Webinar Provides Information on COVID Loans for Distressed Businesses

Local business owners who missed the first round of funding through the Paycheck Protection Program – and those who received funding but were exceptionally affected by the pandemic – have until the end of March to apply for the second. federal aid round.

Congressman Josh Harder hosted a webinar with a panel of guests on Friday including representatives from the United States Chamber of Commerce, the US Small Business Administration, and local Small Business Development Centers, all of whom attended. provided information and answered questions from small business owners.

“Our businesses have gone through the bells in the past year and we need to do everything we can to support them,” Harder said. “… I encourage our local business community to take advantage of the programs that exist to help weather this storm and come out of the pandemic stronger than ever. “

SBA’s Dawn Golik, director of the Fresno office that oversees the 15 Central Valley counties, said the PPP has been a lifeline for local small businesses. In Harder’s 10th Congressional District alone, the P3 has so far saved nearly 100,000 jobs with millions of dollars distributed to 7,000 businesses.

The PPP allows employers to apply for loans to keep their employees on the payroll specifically during the coronavirus pandemic. Businesses can apply for loan cancellation if they verify that the funds were used to retain employees and make payments, including mortgage interest, rent, and utility payments. A second round of the PPP was opened on January 11 with new funding of $ 284 billion and business owners can apply until March 31, but the sooner the better.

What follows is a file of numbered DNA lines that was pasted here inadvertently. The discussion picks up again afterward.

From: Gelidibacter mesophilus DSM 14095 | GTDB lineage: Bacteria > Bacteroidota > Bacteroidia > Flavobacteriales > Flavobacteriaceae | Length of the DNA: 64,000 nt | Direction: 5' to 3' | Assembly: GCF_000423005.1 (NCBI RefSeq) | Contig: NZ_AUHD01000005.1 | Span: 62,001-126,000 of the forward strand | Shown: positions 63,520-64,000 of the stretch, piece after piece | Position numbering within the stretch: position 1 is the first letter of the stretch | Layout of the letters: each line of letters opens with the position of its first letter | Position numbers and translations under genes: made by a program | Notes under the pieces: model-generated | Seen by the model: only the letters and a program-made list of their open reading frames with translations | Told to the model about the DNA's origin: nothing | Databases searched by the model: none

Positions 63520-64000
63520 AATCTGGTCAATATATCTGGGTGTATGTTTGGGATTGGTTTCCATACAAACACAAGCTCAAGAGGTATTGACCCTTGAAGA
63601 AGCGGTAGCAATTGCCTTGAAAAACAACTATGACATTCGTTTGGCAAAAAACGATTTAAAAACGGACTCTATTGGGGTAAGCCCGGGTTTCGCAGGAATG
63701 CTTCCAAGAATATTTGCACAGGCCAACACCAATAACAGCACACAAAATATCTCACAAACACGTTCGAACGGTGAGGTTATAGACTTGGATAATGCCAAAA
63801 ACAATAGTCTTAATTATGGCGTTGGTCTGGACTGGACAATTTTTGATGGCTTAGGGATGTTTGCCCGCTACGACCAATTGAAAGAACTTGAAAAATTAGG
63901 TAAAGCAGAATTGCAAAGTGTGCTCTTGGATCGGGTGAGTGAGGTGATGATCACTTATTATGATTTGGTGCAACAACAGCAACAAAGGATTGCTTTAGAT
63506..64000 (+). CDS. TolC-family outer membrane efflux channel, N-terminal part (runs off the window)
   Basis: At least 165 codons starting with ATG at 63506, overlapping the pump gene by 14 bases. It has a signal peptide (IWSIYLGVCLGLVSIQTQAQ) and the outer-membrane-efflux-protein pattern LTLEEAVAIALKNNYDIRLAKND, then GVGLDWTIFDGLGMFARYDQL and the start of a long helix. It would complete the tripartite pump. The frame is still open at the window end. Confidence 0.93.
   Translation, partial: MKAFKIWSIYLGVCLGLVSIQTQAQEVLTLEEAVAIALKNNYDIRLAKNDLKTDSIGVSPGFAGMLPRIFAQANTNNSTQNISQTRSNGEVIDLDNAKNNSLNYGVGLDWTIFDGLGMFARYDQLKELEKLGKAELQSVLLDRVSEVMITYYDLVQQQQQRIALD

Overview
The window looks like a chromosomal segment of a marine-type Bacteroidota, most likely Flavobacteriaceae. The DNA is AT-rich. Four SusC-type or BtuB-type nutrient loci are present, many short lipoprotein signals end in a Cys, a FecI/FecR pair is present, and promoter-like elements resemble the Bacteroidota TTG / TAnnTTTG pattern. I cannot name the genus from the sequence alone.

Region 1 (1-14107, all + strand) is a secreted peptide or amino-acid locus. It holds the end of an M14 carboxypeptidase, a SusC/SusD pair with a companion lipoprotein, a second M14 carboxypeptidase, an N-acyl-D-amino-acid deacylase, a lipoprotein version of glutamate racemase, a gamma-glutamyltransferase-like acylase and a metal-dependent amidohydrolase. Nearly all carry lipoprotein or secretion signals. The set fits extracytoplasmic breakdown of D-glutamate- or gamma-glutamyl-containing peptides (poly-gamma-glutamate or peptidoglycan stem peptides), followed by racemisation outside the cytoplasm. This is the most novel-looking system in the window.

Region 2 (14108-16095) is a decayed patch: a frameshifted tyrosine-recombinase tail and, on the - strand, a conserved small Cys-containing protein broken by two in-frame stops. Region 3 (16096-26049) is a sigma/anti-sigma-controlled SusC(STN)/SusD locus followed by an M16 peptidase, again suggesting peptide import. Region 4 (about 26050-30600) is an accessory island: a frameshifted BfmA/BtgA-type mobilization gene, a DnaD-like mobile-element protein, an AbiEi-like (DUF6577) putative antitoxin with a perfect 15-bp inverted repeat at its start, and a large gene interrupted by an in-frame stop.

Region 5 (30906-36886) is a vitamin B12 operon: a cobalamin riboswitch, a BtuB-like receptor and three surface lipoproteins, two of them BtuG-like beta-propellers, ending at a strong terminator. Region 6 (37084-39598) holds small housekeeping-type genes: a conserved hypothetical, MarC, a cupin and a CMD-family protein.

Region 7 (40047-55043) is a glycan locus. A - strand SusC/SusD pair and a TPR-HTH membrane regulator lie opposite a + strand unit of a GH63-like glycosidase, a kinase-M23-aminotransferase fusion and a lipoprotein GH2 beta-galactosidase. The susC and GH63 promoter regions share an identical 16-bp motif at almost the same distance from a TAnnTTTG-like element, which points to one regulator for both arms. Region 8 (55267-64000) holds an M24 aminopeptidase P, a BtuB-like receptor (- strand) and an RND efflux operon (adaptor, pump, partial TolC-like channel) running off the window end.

“The good news is that the program has even more favorable conditions than in the first round,” Golik said.

The eligibility of first-time PPP applicants who have not received a loan by August 9, 2020 has now expanded to include other types of entities such as housing co-ops, destination marketing organizations , certain 501 (c) (6) organizations such as Chambers of Commerce and qualifying news organizations. These are in addition to entities that were already eligible, including sole proprietors, independent contractors, freelancers, business entities (e.g. partnerships, corporations, LLCs), non-profit organizations , veterans organizations and tribal businesses.

Those applying for a first PPP loan must be active by February 15, 2020.

Borrowers who have already received a PPP loan can apply for a second drawdown if they have 300 or fewer employees and experienced a 25% reduction in gross revenue between comparable quarters in 2019 and 2020.

Businesses can apply for a PPP loan forgiveness through their lender, and under the CARES Act, PPP forgiven loans are not federally taxable income. If borrowers do not request a rebate, payments begin 10 months after the last day of the period covered.

For more information on PPP, such as how to find a lender or apply, visit https://www.sba.gov/funding-programs/loans/coronavirus-relief-options/paycheck-protection-program.